STOCKHOLM, Nov 21 — Battery group Northvolt said today it had developed a new sodium-ion battery, a technology using less critical minerals which could lessen dependence on China.
“The world has put high hopes on sodium-ion, and I’m very pleased to say that we’ve developed a technology that will enable its widespread deployment to accelerate the energy transition,” Northvolt CEO Peter Carlsson said in a statement.
Sodium-ion batteries are viewed as a cheaper and in some respects safer alternative to the lithium-ion batteries widely used in both electronics and electric vehicles but which pose a fire risk if damaged.
While sodium-ion technology has been around for decades, it has lagged lithium-ion batteries in performance, and has not been able to provide comparable range for electric vehicles (EVs).
But there has been renewed interest in the technology as sodium-ion batteries can be manufactured without the need for certain costly metals whose processing is dominated by China, such as cobalt and lithium, which are used in batteries that power most EVs and consumer products like smartphones.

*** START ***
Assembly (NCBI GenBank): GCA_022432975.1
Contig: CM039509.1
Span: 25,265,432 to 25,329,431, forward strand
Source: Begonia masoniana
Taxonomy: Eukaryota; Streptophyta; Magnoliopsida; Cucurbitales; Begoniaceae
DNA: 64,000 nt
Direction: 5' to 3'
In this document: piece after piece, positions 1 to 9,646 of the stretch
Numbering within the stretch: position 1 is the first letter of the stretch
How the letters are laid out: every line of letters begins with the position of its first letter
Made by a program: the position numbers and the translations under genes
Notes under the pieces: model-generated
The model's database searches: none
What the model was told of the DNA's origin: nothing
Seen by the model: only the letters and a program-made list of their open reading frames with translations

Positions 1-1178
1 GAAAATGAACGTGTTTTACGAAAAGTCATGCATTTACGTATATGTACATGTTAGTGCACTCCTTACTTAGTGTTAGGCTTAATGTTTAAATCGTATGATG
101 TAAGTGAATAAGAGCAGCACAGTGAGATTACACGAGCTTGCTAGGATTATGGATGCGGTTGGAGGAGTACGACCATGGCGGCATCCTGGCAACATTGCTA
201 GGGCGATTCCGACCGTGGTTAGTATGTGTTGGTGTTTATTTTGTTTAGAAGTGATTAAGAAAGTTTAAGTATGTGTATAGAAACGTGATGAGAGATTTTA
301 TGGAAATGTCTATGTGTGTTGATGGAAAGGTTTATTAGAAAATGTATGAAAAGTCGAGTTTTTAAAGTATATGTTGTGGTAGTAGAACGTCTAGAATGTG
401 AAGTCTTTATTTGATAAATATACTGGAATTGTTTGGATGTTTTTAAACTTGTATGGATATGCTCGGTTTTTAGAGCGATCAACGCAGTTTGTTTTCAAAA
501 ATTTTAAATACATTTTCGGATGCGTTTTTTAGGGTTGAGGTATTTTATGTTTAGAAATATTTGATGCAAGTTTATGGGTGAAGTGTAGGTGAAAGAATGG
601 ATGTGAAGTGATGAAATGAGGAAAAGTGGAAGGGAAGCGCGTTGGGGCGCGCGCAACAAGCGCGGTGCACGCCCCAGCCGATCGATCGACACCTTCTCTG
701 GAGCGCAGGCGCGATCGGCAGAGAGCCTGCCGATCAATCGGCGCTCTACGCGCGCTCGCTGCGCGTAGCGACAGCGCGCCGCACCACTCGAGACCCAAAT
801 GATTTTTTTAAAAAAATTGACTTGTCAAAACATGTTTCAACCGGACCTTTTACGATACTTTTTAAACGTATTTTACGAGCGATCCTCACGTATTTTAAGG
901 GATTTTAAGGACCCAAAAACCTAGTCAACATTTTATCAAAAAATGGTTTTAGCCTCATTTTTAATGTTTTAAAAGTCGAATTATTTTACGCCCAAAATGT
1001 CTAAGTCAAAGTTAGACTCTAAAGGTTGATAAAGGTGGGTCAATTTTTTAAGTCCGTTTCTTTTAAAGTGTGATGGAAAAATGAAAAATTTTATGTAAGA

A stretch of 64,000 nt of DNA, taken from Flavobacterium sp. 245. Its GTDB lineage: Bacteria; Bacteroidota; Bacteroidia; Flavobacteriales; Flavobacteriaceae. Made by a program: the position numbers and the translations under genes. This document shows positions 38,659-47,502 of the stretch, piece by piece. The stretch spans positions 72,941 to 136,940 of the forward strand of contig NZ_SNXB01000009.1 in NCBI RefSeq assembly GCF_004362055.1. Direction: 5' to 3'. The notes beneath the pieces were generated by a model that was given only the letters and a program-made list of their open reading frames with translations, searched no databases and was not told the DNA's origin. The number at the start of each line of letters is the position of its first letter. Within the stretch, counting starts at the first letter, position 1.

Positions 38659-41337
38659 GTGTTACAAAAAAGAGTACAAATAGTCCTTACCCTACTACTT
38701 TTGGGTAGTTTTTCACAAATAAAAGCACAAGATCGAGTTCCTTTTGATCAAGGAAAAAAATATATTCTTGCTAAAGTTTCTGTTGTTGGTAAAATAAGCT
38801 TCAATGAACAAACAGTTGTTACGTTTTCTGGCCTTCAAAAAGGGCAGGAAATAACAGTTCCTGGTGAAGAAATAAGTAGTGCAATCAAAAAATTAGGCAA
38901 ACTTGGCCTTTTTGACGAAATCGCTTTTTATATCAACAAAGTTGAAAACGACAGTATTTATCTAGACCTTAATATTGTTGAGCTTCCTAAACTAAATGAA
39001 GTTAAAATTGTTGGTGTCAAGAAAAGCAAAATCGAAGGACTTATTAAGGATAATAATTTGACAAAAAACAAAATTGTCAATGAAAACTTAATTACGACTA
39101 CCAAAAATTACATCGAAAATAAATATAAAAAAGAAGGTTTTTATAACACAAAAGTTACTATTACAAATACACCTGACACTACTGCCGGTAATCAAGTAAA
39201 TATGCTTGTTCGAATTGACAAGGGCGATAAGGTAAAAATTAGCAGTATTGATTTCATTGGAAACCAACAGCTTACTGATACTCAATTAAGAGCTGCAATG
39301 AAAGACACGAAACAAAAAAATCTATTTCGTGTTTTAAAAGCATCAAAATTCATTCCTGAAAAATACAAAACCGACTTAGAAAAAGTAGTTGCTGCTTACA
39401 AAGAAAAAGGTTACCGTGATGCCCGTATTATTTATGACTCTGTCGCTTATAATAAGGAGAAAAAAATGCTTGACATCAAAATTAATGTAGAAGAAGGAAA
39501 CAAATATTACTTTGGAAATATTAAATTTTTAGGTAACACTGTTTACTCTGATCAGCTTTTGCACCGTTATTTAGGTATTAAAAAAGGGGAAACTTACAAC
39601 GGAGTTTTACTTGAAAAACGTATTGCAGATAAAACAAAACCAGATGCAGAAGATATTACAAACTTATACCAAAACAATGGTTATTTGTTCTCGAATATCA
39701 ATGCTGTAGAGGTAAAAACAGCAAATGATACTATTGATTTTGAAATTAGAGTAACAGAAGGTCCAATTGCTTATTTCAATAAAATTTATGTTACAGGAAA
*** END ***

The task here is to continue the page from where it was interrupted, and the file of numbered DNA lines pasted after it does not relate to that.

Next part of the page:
In 2021, Chinese EV battery giant CATL announced the launch of its first generation of sodium-ion batteries.
Northvolt said its new battery cell “is more safe, cost-effective, and sustainable than conventional nickel, manganese and cobalt (NMC) or iron phosphate (LFP) chemistries,” while being produced with “minerals such as iron and sodium that are abundant on global markets.”
“The low cost and safety at high temperatures make the technology especially attractive for energy storage solutions in upcoming markets including India, the Middle East and Africa,” Northvolt said.
The company said the new cell had a capacity of 160 watt-hours per kilogram.
In comparison, lithium-ion batteries seen in modern EVs have an energy density of over 250 watt-hours per kilogram.
Northvolt’s first generation of sodium-ion batteries was “designed primarily for energy storage,” the company said, adding future generations could also target “electric mobility solutions.”
Dependence on China has become an increasing concern for Europe and in mid-November the EU agreed a plan to secure its own supply of critical raw materials. — AFP